BYU announces new security department, will remain separate from BYU Police


Leer en español: BYU anuncia nuevo departamento de seguridad que será separado de la polícia

Sadie Blood
BYU Police vehicles are parked west of the JKB, where BYU Police headquarters is located. BYU announced Thursday the formation of the new BYU Security Department, which will function separately from BYU Police. (Sadie Blood)

BYU is creating a security department that will operate separately from BYU Police, the school announced October 1.

According to a school press release, the BYU Security Department will oversee on-campus security for buildings such as the Museum of Art and Harold B. Lee Library, as well as campus properties such as the Motion Picture Studio and West Campus. The department will operate alongside BYU Police and will also be responsible for campus parking.

The release noted that BYU Police will patrol campus and “continue to be subject to GRAMA and other state and federal laws applicable to law-enforcement agencies.” Although the release did not specify whether the new security department would be subject to the same open records laws, BYU spokesperson Carri Jenkins told The Daily Universe it would not be.

“The security department does not have law enforcement authority and is therefore not subject to GRAMA,” Jenkins said in an email.

The announcement comes after years of legal battles over whether BYU Police officers improperly shared police evidence with the Honor Code Office while investigating alleged criminal misconduct by students. In response to such reports, state legislators passed a law requiring private campus police organizations to follow the same public records rules adhered to by all other public police agencies, as of May 2019.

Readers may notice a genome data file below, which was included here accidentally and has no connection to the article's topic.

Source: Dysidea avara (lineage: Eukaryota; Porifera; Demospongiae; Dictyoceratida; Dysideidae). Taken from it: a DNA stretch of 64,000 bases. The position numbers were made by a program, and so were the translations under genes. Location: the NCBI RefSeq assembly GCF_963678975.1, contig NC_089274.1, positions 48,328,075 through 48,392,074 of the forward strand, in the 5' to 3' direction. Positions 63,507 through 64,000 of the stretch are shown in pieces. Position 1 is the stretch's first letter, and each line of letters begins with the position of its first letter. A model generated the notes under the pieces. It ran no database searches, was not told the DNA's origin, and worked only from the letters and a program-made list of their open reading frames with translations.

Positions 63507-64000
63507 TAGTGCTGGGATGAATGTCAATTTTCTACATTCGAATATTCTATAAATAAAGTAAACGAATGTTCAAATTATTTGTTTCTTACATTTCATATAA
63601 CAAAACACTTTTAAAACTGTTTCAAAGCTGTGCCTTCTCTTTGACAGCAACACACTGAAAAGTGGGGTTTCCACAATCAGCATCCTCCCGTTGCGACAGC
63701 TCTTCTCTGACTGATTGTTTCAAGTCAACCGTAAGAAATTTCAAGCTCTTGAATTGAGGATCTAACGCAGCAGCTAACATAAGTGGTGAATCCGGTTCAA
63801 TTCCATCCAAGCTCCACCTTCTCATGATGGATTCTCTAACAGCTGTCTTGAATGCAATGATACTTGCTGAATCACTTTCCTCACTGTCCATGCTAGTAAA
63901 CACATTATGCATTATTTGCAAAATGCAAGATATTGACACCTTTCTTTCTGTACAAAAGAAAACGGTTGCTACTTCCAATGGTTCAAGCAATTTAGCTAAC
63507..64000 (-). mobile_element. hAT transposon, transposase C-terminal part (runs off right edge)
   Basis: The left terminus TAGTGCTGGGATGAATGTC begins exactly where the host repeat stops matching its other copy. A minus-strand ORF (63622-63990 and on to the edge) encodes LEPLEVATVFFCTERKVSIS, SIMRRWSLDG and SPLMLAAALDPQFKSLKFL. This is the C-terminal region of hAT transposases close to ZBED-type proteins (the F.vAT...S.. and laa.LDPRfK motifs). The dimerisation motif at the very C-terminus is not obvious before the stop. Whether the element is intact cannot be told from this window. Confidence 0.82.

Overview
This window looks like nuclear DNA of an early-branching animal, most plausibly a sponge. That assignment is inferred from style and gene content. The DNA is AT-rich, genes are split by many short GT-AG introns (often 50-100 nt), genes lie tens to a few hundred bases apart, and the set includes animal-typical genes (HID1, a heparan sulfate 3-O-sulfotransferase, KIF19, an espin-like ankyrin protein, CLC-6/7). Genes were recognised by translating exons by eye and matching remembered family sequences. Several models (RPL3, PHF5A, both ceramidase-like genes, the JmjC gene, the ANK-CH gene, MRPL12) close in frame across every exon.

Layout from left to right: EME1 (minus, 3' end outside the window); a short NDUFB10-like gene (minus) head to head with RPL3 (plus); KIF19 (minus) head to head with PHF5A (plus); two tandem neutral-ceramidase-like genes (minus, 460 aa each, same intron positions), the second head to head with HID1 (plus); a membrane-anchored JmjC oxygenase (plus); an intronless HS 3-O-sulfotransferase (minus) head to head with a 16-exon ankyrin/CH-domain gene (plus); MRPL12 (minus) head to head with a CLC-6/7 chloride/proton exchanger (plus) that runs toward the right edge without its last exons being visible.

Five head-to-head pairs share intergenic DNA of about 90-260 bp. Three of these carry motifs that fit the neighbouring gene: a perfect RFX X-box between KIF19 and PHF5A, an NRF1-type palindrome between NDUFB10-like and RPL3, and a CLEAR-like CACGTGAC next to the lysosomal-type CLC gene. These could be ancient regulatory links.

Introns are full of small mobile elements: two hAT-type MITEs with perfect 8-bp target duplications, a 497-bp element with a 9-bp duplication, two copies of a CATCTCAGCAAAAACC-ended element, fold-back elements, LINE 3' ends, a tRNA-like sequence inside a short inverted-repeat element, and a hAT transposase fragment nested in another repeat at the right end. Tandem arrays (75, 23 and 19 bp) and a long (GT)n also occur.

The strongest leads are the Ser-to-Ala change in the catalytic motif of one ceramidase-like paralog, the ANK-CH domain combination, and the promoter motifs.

The announcement also comes while the Utah Department of Public Safety is still in the process of attempting to decertify the BYU Police Department entirely.

The initial decertification effort began in Feb. 2019, when the Utah Commissioner of Public Safety sent BYU President Kevin J Worthen a letter stating BYU failed to conduct an investigation into misconduct allegations and failed to comply with a subpoena for internal records. The effort stalled, however, after BYU responded with a statement saying it planned to appeal the state’s decision.

Jenkins told The Daily Universe in May 2019 that there would be an administrative hearing in the fall of 2019 concerning the decertification. A hearing date was never set, and nearly two years since the initial decertification effort such a hearing has yet to take place.

Chris Autry, who was appointed BYU Police Chief in Jan. 2019, will now serve as Managing Director of BYU Police and BYU Security. The school plans on hiring a new BYU Police Chief soon, who, along with the BYU Security management team, will report to Autry. Autry will in turn report to BYU’s Administration Vice President and CFO Steve Hafen.

Ten full-time BYU employees will oversee more than 300 student employees in the new security department. These employees will have specialized safety training but will not have authority to make arrests like sworn law enforcement officers.

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